Controlling the Controllers of Controlled Substances
Posted Jun 07 2011 10:50pm
Despite their name and extensive government regulation, controlled dangerous substances (”CDS”) are far from controlled. Licensed health care providers are essential cogs in the prescription drug control machine. Many faithfully execute their responsibility to prescribe CDS only where necessary and appropriate to relieve patient pain. But sadly, some professionals are aggravating the situation. Significant percentages of the professional licensing cases that I prosecuted in my previous position as a deputy attorney general in New Jersey involved abuse of prescribed CDS by patients licensed professionals.
Some professionals are completely complicit, brazenly selling prescriptions (and their professional integrity) from their offices or cars.
Others aid and abet misuse by writing prescriptions too freely, for varying reasons and to varying degrees of culpability. Some wear rose-colored glasses and miss tell-tale warning signs or just like to make people happy and have trouble confronting their patients. Still others lack the training to know what types of questions to ask to identify drug-seeking behavior or how to effectively and safely combine different drugs to treat patients’ particular problems. Patients can be very skilled at keeping their providers in the dark, so some providers simply do not know that they are feeding a habit. Others rationalize that it is better to keep their patients coming back for treatment than to send them to the streets for illegal drugs.
And, of course, others conscientiously wrestle with how to balance the need to relieve the very real pain they or their patients are experiencing with the reality that they or their patients are developing addictions. It’s a thorny thicket, for sure.
No matter the reason, the problem of prescription drug abuse is intensifying , and we need to try something new. This Spring, the Office of National Drug Control Policy (ONDCP) unveiled “Epidemic: Responding to America’s Prescription Drug Abuse Crisis,” which is “a multi-agency plan aimed at reducing the ‘epidemic’ of prescription drug abuse in the U.S. including the FDA-backed education program that zeros-in on reducing the misuse and misprescribing of opioids.” This plan has four main components: improving education of patients and health care providers; expanding state-based prescription drug monitoring programs; improving means for proper disposal of unused CDS from homes; and stepping up enforcement to reduce “pill mills” and doctor-shopping.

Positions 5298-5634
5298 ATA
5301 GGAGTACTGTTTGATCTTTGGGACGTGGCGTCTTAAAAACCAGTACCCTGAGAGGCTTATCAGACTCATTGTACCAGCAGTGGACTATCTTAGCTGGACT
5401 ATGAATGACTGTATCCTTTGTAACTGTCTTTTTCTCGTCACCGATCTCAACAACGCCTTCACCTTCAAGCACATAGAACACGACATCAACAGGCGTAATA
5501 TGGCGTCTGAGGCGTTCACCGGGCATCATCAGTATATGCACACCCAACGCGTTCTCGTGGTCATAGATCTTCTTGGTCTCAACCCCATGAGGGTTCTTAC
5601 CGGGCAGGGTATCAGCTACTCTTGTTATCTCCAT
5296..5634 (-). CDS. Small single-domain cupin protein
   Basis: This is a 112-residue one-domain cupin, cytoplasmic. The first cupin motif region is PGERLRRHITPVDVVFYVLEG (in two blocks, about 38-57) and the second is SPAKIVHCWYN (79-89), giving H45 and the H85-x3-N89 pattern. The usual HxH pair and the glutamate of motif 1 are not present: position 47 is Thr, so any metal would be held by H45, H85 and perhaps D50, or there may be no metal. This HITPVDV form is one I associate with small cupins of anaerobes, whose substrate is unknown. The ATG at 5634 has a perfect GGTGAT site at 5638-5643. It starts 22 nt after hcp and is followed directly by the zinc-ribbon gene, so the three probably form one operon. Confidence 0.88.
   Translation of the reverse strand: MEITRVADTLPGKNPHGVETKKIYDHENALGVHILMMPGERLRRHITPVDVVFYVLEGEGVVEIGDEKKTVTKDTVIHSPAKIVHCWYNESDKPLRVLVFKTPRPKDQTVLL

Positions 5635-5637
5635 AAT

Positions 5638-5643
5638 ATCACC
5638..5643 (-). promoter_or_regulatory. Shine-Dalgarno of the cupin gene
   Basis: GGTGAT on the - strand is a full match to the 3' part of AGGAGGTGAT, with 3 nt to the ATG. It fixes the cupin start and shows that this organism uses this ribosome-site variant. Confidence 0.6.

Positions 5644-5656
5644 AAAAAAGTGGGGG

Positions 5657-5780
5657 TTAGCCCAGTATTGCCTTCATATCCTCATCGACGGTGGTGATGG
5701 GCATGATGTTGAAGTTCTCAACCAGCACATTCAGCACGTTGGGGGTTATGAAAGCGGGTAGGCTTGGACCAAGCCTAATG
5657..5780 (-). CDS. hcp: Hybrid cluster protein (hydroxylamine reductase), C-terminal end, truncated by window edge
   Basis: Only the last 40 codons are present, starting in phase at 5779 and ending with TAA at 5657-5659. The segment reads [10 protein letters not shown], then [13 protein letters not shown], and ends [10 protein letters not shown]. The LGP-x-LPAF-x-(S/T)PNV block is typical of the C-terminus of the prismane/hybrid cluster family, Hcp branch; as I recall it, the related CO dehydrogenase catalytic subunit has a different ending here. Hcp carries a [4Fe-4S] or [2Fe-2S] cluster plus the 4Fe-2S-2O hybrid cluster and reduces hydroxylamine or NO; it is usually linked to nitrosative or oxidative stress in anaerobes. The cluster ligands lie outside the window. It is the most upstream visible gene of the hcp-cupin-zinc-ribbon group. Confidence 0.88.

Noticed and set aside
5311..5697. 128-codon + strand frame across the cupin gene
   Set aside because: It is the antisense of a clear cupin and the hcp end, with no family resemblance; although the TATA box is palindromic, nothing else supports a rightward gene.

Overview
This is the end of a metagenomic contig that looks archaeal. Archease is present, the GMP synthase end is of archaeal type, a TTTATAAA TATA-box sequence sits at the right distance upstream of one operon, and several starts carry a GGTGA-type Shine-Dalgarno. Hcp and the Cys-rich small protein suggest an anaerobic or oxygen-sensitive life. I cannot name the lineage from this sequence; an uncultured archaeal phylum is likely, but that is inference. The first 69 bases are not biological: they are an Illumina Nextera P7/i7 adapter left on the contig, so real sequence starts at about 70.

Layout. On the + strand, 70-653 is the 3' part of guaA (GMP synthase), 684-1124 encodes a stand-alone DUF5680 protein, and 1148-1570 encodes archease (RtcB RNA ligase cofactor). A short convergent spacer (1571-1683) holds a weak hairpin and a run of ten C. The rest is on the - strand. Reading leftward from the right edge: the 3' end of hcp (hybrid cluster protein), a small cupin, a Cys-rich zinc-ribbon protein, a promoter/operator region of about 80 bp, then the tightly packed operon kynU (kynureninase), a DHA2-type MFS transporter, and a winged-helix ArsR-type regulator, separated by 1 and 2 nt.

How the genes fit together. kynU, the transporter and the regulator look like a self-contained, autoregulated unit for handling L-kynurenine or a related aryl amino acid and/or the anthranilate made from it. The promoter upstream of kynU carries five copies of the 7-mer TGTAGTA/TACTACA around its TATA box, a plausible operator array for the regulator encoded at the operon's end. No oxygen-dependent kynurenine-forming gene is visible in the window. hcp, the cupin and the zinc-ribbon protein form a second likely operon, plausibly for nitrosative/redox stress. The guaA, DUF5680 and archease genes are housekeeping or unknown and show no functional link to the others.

As part the education part of the plan, the FDA is working to implement a “Risk Evaluation and Mitigation Strategy (REMS)” for extended-release and long-acting opioid products, such as OxyContin and Duragesic (full list of drugs available here ). As FDA’s consumer update regarding this initiative summarizes, “[t]he new REMS plan focuses primarily on: educating doctors about proper pain management, patient selection, and other requirements and improving patient awareness about how to use these drugs safely.” On May 16, 2011 , FDA met with an Industry Working Group to discuss these ideas, including how to assess the effectiveness of the REMS plan.
Although generally I applaud any effort to better educate practitioners about the dangers of CDS, I worry how valuable this plan will be once implemented. For one, it requires drug companies to prepare the educational materials. Each has an interest in presenting its drug in the best light so that doctors are not afraid to prescribe it. Would not government-funded, unbiased academic detailers , expert in pain and addiction medicine, be more effective?